Security on the web is of paramount importance and it is clear: Compromised credentials are the principal vector of cyber-attacks. With breaches and compromises happening regularly, there is one easy way to vastly improve account and operational security: multi-factor authentication. The most common form of multi-factor authentication is two-factor authentication, a method of ensuring identity by requiring not just the traditional username and password but also the possession of a rotating code (think of this rotating code as a temporary PIN number). This rotating code is generally valid for 30 seconds and without it, access to the site or resource is blocked. This code can be displayed through a key fob, an authentication app, a push notification texted to you, or by an automated phone call with the code verbally read aloud to you. Because of the enhanced security created by entering a randomly generated six- or seven-character code as part of a two-factor authentication logon process, passwords can be simplified for select services that support two-factor authentication. In fact, this standard of security is quite robust: A billboard on the side of a highway could display a username and password to a specific site, but without the two-factor code, the account would be safe. (There’s a chance of social engineered attacks, where a bad actor attempts to contact the site or service to get them to remove the two-factor authentication from the account, but that’s another blog post for another day.) Two-factor authentication is unique as the PCI Security Standards blog states, “The authentication mechanisms are independent of one another, such that access to one factor does not grant access to any other factor, and the compromise of any one factor does not affect the integrity or confidentiality of any other factor.”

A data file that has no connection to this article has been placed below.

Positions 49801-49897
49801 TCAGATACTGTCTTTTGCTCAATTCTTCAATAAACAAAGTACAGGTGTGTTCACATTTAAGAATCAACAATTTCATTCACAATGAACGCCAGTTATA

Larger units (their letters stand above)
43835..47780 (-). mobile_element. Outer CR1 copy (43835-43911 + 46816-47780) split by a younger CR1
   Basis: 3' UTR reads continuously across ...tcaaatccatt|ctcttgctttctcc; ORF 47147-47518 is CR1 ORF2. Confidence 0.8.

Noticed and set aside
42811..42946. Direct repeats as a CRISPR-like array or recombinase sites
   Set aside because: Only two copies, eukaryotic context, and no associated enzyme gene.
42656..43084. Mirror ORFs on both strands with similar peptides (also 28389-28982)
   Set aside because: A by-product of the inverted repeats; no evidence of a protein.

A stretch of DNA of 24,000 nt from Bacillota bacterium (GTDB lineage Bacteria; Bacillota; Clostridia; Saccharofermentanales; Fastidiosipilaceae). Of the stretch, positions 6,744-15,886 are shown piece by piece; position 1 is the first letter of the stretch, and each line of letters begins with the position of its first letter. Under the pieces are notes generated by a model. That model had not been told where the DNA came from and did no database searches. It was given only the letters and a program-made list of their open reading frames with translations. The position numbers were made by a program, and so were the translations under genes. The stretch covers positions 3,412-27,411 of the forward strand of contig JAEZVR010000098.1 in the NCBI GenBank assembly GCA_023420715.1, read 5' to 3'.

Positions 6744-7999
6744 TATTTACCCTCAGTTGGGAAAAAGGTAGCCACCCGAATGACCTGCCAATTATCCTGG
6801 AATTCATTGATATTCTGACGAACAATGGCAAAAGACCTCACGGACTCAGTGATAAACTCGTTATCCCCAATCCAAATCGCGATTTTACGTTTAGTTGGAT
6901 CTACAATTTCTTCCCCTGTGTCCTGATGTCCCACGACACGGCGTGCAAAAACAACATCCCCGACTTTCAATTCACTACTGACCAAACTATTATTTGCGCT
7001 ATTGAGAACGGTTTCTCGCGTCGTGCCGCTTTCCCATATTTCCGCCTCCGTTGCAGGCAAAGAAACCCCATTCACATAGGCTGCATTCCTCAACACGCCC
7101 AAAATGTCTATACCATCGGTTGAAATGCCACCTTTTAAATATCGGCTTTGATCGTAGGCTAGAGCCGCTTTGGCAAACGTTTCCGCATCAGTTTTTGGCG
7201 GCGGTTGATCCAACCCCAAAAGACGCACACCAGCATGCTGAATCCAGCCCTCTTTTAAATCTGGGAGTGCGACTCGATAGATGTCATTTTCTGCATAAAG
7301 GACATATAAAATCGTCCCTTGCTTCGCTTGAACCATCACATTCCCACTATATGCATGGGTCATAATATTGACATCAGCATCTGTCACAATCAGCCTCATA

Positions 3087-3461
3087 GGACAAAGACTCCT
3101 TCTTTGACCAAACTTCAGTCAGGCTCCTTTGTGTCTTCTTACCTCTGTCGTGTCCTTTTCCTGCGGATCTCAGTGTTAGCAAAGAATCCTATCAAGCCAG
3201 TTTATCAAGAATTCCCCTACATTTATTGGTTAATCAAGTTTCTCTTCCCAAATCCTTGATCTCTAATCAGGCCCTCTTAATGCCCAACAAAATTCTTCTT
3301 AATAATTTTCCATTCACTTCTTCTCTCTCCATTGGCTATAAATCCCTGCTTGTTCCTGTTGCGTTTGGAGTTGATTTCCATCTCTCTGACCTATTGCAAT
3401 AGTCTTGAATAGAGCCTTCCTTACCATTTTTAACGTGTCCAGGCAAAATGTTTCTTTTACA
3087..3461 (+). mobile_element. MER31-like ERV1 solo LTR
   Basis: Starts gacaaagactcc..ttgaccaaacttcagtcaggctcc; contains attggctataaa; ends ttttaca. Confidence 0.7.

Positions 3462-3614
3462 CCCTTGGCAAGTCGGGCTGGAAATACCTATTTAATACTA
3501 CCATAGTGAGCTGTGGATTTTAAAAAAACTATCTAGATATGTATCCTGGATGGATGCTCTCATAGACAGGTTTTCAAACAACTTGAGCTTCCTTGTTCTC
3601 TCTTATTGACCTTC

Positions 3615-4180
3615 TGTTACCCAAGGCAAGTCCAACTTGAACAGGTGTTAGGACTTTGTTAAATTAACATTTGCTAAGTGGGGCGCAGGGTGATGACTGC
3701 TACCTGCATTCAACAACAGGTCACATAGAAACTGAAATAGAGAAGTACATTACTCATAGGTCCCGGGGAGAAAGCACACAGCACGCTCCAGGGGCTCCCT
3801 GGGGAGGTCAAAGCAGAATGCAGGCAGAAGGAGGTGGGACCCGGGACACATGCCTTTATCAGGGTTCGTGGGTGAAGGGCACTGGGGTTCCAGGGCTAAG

These enhanced methods of authentication are not just a smart idea but are also a requirement for adherence to PCI DSS. Multi-factor authentication has been required under PCI DSS for many years—since version 1.0, but only for remote access from external networks into the Card Data Environment (CDE). Beginning with PCI DSS 3.2, section 8.3 mandated multi-factor authentication for any administrative access to the CDE, irrespective of sign-on location.
There are many sites and services that support two-factor authentication and the enrollment process is quick and painless. A great open-source project for determining what websites allow for two-factor authentication is Two Factor Auth. Simply search for the site or service that you use, and it will provide a chart as to what methods of two-factor authentication are supported (SMS, Phone Call, Email, Hardware Token, or Software Token). The site also provides documentation for sites that support two-factor and allows you to reach out to providers to ask for two-factor authentication if it is not currently supported.
If your organization is seeking to achieve PCI compliance or looking to improve your overall security posture to ensure breaches are a thing of the past, please reach out to BizzSecure using the chat box in the bottom right-hand corner of your screen and we’ll get started right away!